Help Is On The Way
Jeffersontown Gets Its Own Ambulance Service
Writer / Tyrel Kessinger
If you’re anything like me, you’ve never wondered where ambulances come from just so as long as they come from somewhere. But in fact, most communities in Louisville, and Kentucky in general, don’t have their own first responder service and are ultimately “farmed” out to third-party contractors. In this, Jeffersontown is no different. Though on April 16, that all began to change as J-Town will begin managing its own ambulance services for the community.
The man spearheading this new direction of a fully self-dependent Jeffersontown (at least in terms of public services) is James Sebastian, Chief Deputy and 30-year veteran of the Jeffersontown Fire Department. And there’s certainly no one better qualified to assess Jeffersontown’s need for their own ambulances. He’s seen it all, up close and personal and from the ground floor.
“During the last several years we have seen the increase in emergency response when it comes to hospital transport from emergency incidents and—“ Sebastian pauses and a radio hiss can be heard in the background. As if on cue he tells he may be getting a “call” right now before dismissing it. “Sorry about that,” he says before picking back right back up. “Anyway, ambulance times were getting longer due to the increased run volume in all of Metro Louisville and we believed the citizens of Jeffersontown deserved a better response. So what we did about a year and a half ago was that we started the process for new ambulances.”
It took almost two years, but in December of 2017 Jeffersontown was awarded approval for its “application certificate of need” for its very own transport service. Sebastian spent his time doing background work.
“We found out how much ambulances cost and how much the equipment would cost,” he says. “After they [Metro] approved it we started buying the equipment to prepare ourselves for that next step of transporting injured people from the community to the hospital in a timely manner. We’ll have two brand new ambulances that we purchased from Horton Ambulance Service.”
“Really, we purchased three,” Sebastian adds. “Two to respond and one as a reserve for general maintenance and such.”
Sebastian’s desire to establish Jeffersontown’s own ambulance service is due to two things: his love for the town and his belief that its citizens deserve the best, fastest and most accessible first response healthcare and subsequent transportation. As such, he’s also taking steps to protect against the pitfalls so often encountered in the EMS field.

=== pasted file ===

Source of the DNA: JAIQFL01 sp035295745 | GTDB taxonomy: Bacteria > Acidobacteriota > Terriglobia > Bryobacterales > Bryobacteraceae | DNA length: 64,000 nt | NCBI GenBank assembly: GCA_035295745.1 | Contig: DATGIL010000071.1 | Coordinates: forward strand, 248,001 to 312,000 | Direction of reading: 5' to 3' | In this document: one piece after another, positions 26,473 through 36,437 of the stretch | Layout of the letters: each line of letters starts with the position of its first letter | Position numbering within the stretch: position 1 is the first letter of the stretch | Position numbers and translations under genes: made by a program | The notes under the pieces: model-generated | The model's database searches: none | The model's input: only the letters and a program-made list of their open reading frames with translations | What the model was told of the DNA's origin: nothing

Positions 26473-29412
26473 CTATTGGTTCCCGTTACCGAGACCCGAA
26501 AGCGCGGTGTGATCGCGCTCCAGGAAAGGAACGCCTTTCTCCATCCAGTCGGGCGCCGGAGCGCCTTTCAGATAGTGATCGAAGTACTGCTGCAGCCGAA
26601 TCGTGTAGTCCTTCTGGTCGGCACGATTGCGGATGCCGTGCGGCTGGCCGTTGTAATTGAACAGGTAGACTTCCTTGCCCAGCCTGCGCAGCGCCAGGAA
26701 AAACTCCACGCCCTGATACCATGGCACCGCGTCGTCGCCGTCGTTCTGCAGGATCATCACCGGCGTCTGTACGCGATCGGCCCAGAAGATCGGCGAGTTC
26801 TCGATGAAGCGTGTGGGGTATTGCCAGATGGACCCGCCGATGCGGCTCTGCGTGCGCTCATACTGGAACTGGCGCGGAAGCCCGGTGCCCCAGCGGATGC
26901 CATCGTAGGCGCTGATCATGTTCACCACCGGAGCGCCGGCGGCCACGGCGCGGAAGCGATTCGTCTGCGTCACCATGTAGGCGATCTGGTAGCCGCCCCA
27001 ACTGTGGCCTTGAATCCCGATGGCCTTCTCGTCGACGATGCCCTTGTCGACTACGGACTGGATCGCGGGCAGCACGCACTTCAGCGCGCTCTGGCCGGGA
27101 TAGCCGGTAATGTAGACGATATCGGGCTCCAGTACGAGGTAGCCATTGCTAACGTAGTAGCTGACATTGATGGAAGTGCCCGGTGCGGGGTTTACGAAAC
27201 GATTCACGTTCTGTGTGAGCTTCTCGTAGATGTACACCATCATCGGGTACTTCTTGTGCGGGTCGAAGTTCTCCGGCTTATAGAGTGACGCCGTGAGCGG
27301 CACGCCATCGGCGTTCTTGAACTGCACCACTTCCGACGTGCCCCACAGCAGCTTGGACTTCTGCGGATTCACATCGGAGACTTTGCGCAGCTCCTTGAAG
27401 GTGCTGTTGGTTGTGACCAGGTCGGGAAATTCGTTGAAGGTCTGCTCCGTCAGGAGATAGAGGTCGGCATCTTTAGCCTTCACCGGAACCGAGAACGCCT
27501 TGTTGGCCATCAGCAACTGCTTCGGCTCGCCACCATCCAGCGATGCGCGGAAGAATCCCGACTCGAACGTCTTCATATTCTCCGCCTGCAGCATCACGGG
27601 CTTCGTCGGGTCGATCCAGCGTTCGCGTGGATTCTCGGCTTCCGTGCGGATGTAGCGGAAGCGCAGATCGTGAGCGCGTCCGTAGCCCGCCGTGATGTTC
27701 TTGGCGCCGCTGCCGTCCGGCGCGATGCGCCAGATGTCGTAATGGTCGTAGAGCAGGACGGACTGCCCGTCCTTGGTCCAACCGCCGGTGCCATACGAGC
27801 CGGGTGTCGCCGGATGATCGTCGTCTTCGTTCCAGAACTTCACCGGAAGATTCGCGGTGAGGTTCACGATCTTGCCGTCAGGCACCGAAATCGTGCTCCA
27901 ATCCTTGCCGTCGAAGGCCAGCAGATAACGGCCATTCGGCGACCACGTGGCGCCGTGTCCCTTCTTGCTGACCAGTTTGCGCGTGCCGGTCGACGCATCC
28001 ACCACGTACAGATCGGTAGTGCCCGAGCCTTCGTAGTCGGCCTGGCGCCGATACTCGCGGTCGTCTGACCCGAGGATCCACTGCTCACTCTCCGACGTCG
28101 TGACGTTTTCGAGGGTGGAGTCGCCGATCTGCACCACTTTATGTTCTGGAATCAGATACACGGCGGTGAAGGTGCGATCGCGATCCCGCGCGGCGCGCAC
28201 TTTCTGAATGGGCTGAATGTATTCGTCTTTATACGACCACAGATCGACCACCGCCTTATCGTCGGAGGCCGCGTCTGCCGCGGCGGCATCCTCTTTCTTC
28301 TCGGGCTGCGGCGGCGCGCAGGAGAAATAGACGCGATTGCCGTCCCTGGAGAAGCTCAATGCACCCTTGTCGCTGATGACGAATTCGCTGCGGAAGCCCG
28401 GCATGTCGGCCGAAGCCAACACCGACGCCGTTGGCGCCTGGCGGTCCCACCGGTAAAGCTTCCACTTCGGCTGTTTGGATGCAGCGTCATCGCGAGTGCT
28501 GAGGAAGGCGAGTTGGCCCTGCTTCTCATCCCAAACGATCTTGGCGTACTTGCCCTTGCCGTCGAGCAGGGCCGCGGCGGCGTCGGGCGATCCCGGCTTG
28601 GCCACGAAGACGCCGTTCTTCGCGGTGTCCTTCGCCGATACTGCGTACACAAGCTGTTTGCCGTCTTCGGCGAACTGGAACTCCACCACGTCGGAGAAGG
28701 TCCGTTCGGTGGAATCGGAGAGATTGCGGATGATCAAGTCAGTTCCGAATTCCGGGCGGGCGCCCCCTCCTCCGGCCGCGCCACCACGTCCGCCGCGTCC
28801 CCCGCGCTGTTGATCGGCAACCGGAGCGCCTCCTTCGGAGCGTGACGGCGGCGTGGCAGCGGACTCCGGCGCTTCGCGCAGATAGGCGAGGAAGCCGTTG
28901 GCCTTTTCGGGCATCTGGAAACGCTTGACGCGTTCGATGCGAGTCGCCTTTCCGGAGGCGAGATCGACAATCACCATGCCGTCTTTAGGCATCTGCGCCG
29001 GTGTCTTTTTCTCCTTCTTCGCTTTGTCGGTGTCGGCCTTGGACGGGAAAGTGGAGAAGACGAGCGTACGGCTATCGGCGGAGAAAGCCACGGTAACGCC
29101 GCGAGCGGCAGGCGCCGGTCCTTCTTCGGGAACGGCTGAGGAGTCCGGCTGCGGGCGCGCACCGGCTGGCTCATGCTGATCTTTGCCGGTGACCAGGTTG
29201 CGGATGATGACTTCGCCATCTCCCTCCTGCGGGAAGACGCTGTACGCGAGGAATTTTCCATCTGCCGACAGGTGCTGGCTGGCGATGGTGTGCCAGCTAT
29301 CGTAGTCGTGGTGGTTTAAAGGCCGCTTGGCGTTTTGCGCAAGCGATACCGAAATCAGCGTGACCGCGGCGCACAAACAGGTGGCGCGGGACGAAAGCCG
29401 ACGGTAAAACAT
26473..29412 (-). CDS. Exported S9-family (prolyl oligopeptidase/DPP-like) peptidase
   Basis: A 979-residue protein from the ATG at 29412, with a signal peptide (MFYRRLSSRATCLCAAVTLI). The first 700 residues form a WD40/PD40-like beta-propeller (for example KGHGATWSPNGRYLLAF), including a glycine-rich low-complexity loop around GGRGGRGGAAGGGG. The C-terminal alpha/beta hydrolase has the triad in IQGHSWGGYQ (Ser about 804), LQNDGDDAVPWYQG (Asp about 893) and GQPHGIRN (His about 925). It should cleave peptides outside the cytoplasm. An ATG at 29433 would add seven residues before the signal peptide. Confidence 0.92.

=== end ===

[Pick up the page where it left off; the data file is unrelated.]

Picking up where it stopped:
“Louisville Metro did 144,000 runs last year, approximately,” Sebastian says. “That means every ambulance they have is running 24-hours a day, seven days a week. Something we’ve seen is emergency responders can get burned out easy and the thing that we’re also doing in our own district is that we’re sending out some of our own firefighters to paramedic class to get certified to provide that additional medical care. When you see a fire truck you’re going to have a paramedic on there also. With that advance medical care and the ambulances, we can provide a much more timely transport.”
Currently, Jeffersontown uses Yellow Ambulance, a popular third-party contractor for its services. To prepare for this takeover, Sebastian plans to have J-Town’s ambulances up and running two weeks prior to the end of Yellow’s contract, which was scheduled for May 1.
But Sebastian isn’t worried. In fact, he practically guarantees success.
“We anticipate the 4,400 runs a year in the Jeffersontown area, as in taking someone to the hospital,” he says. “We’ll have to prepare ourselves for the run volume but I know we can provide a better service. And we’ll be providing access to two ambulances.”
For those wondering the exact size of boundaries in terms of the Jeffersontown ambulance jurisdiction, Sebastian explains it precisely: “When we put in the certificate of need it was for the Jeffersontown City Limits and the Jeffersontown Fire District. The city limits are right around nine square miles and the fire district being a total of 25 square miles. And they do overlap a little bit.”
It’s obvious Sebastian is both excited and proud of this new endeavor, not only for the immediate medical benefits this new step will provide for Jeffersontown but what it means for the community’s bigger picture.
“This new ambulance service does make Jeffersontown, as a community, a one-stop service when it comes to police service, public works, fire and EMS,” Sebastian says. “We do everything here and there are not too many agencies in the state of Kentucky that can provide all of those services. We believe that citizens of the community deserve the best service, the best care possible. And we also believe that is our obligation to step up to the plate and provide that service.”